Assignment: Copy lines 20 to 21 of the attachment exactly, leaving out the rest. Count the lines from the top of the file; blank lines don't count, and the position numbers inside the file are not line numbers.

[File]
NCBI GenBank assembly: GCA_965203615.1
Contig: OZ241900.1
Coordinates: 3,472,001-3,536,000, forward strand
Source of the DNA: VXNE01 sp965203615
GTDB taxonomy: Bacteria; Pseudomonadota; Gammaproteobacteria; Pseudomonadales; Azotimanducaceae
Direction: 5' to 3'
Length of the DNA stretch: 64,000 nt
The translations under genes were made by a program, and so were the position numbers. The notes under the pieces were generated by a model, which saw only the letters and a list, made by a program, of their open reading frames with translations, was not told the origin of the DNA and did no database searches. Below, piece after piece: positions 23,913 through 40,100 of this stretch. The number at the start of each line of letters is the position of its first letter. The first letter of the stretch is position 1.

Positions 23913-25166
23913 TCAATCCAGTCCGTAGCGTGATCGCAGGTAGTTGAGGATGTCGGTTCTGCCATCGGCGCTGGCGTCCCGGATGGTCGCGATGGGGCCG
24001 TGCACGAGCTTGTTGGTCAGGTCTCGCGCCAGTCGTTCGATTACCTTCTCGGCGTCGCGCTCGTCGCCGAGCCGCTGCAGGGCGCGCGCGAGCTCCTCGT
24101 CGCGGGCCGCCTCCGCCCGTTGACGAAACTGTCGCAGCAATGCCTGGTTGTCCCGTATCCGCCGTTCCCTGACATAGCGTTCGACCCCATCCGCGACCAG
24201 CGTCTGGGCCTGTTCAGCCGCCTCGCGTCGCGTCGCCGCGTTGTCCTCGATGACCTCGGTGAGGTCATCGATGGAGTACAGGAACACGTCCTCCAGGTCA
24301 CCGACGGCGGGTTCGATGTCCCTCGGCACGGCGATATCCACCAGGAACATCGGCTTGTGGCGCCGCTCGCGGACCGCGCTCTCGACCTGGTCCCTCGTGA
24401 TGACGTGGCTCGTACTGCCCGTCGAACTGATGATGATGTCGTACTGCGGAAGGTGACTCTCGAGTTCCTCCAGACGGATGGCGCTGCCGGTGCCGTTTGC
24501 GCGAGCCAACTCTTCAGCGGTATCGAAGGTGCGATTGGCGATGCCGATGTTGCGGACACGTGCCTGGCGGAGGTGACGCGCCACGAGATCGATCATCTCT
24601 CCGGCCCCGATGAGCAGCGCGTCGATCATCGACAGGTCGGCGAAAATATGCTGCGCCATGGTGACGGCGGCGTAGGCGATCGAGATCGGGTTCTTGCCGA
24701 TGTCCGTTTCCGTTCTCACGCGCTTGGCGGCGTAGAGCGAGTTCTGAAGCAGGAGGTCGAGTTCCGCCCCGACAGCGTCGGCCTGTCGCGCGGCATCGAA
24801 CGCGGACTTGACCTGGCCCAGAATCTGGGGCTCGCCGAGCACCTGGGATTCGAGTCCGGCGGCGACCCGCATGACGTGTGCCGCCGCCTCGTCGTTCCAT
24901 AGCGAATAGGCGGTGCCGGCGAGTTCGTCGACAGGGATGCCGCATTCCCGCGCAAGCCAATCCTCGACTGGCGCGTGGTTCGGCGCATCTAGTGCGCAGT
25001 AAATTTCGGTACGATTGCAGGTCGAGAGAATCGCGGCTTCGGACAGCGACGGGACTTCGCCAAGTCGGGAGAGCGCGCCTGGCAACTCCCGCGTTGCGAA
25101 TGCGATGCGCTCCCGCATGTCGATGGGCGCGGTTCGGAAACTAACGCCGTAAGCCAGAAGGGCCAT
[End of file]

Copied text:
24901 AGCGAATAGGCGGTGCCGGCGAGTTCGTCGACAGGGATGCCGCATTCCCGCGCAAGCCAATCCTCGACTGGCGCGTGGTTCGGCGCATCTAGTGCGCAGT
25001 AAATTTCGGTACGATTGCAGGTCGAGAGAATCGCGGCTTCGGACAGCGACGGGACTTCGCCAAGTCGGGAGAGCGCGCCTGGCAACTCCCGCGTTGCGAA